The Anxiety Of Living With A 'Monkey Mind'

Author Daniel Smith shares what it's like to live with constant anxiety.

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Dr. David Tolin
Tolin spoke to Colin and author Daniel Smith about the arc of anxiety - its stirrings, its acuteness, its possible treatments. Photo:Chion Wolf
The Anxiety Of Living With A 'Monkey Mind'
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The Anxiety Of Living With A 'Monkey Mind'

I'm what Daniel Smith, one of today's guests, would call a "stifler."

I have anxiety attacks and  a lot of background anxiety, but most people who know me would have no idea how bad or how recurrent my anxiety is. Because it's embrassing, right? Our culture connects anxiety with a kind of generalized cowardice. You're supposed to suck it up and face life with your shoulders squared up.

As Smith says in his book, Monkey Mind: A Memoir of Anxietyit's not a matter of choice. Anyone with anxiety or panic attacks would gladly choose alomst any alternative existence.

Today on the show, Smith, an anxiety sufferer, and clinician David Tolin will talk about the arc of the anxiety patient. From the early stirrings, to the acute phase, to the, we hope, treatment. But Smith would say there is no cure. 

Leave your comments below, e-mail colin@wnpr.org or Tweet us @wnprcolin.

Daniel Smith will speak at the West Hartford Public Library Tuesday, July 31, from 7 to 8 p.m.


  

Comments

Anxiety Attacks

Anxiety in it's self is not life threatening, although it may feel that way. However we do know that psychotropic drugs are dangerous, both in themselves and of their consequences - such as the driving vehicles.

There are alternatives out there conditions such as anxiety and panic attacks - such as counselling, groups, audio tapes and books.

E-mail from Bernie

Always great shows but not enough time taking phone calls even though you keep announcing the phone number over and over. Was on hold quite a while to the end and now that guests are gone, don't know if my question can be answered.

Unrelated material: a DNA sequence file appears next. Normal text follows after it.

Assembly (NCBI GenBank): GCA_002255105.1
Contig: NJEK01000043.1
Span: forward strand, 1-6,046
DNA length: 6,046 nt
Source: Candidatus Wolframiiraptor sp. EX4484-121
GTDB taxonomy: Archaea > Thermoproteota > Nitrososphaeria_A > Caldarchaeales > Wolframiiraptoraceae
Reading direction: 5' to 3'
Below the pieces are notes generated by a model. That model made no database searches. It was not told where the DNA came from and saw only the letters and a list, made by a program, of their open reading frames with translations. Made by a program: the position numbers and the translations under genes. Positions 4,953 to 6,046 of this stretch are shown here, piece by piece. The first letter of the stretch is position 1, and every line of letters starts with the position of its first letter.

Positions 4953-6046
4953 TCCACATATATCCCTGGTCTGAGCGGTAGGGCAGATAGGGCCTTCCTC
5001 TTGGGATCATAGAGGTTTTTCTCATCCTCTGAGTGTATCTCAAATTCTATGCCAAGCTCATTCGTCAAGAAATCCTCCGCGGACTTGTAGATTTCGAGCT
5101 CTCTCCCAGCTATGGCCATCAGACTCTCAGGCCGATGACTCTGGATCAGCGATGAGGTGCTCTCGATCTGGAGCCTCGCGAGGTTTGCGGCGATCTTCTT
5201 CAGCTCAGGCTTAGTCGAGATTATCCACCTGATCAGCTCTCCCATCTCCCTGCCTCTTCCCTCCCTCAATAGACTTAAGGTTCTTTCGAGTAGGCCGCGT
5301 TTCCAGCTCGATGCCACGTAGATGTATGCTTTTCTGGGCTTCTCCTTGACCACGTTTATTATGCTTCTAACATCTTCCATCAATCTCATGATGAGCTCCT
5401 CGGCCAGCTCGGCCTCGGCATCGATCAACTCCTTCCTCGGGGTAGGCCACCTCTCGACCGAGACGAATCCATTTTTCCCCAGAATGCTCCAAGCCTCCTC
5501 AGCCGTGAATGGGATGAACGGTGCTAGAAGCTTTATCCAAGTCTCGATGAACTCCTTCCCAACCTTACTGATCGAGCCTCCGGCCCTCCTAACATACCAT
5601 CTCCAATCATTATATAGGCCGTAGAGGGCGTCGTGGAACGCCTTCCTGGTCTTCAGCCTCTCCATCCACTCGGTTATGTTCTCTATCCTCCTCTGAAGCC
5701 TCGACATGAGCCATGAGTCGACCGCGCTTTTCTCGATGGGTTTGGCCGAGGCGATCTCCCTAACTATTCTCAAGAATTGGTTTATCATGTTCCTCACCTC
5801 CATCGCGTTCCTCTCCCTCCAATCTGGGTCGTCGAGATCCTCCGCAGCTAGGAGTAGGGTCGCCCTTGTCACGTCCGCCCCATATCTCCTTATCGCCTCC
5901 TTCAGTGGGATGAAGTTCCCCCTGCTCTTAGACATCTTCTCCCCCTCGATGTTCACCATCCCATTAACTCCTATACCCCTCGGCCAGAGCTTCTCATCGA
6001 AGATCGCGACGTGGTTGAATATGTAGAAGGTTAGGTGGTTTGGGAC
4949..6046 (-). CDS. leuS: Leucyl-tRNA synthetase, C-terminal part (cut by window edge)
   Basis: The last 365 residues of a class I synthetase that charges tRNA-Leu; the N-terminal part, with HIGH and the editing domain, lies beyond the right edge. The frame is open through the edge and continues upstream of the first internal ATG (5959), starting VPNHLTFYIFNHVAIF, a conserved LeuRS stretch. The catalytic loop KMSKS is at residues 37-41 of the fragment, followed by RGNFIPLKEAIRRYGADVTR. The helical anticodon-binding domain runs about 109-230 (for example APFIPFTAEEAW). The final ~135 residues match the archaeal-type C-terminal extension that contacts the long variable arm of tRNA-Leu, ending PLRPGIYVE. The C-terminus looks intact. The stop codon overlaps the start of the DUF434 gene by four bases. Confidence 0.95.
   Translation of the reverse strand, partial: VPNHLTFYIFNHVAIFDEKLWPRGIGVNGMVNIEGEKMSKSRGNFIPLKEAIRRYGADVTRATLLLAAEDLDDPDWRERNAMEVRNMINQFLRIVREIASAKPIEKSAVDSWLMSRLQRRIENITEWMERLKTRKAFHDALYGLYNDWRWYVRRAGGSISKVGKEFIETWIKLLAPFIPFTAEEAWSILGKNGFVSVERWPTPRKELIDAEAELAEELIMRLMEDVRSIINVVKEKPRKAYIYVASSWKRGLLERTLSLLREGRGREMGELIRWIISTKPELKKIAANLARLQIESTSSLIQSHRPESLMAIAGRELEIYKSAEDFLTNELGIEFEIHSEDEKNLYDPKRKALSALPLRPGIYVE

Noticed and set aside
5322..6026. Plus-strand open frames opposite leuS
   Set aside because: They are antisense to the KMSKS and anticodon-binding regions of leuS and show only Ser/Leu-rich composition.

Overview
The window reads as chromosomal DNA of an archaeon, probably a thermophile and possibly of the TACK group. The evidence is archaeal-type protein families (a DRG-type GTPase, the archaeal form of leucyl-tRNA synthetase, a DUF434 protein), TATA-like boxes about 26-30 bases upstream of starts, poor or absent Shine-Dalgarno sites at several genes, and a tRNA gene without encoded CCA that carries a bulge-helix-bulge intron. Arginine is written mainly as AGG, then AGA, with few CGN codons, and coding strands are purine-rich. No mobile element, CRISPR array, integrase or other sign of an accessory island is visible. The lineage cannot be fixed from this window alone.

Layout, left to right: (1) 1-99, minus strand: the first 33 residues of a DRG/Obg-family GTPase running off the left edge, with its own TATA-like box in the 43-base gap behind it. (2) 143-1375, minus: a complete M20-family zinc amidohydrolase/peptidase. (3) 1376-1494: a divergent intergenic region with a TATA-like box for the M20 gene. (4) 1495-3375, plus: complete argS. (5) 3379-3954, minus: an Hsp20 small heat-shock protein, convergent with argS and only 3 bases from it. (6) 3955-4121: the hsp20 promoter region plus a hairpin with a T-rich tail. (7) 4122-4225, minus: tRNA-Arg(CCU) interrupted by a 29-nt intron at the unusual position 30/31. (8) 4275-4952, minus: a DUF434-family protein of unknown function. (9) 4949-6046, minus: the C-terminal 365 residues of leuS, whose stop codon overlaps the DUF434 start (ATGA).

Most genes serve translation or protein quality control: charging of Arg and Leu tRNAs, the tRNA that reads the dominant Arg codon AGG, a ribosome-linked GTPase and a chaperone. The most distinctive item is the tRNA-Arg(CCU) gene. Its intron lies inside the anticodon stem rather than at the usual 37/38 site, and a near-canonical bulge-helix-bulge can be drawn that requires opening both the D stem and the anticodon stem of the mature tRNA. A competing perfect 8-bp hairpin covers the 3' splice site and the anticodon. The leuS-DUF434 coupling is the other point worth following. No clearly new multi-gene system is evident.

Are there similarities between anxiety and migraines? From about late teenage to mid- to late-30s, including during Army duty and career, I had migraines.. I didn't know what they were called until diagnosed. I had visual auras, then a concentrated pain in one part of the face or head, then nauseousness, then it was over. Maybe 20-30 minutes 2-3 times per week at the worst, much of those years.

Once finally diagnosed as migraines, I was prescribed a drug to abort the migraine when I recognized it coming on. I also just tried to be less stressed at work or otherwise. This has worked quite well until now in my 70s; I rarely have the visual auras but if I do, I almost never have any actual headache or following symptoms.

Of course more people than ever experience anxiety

We have fewer social supports and more isolation and at the same time, we have unfettered access to bad news from all over the world and the ability to Google the smallest health symptoms. It's enough to make anyone debilitated by anxiety. Although maybe as a disability lawyer I see more severe cases than most...

Olia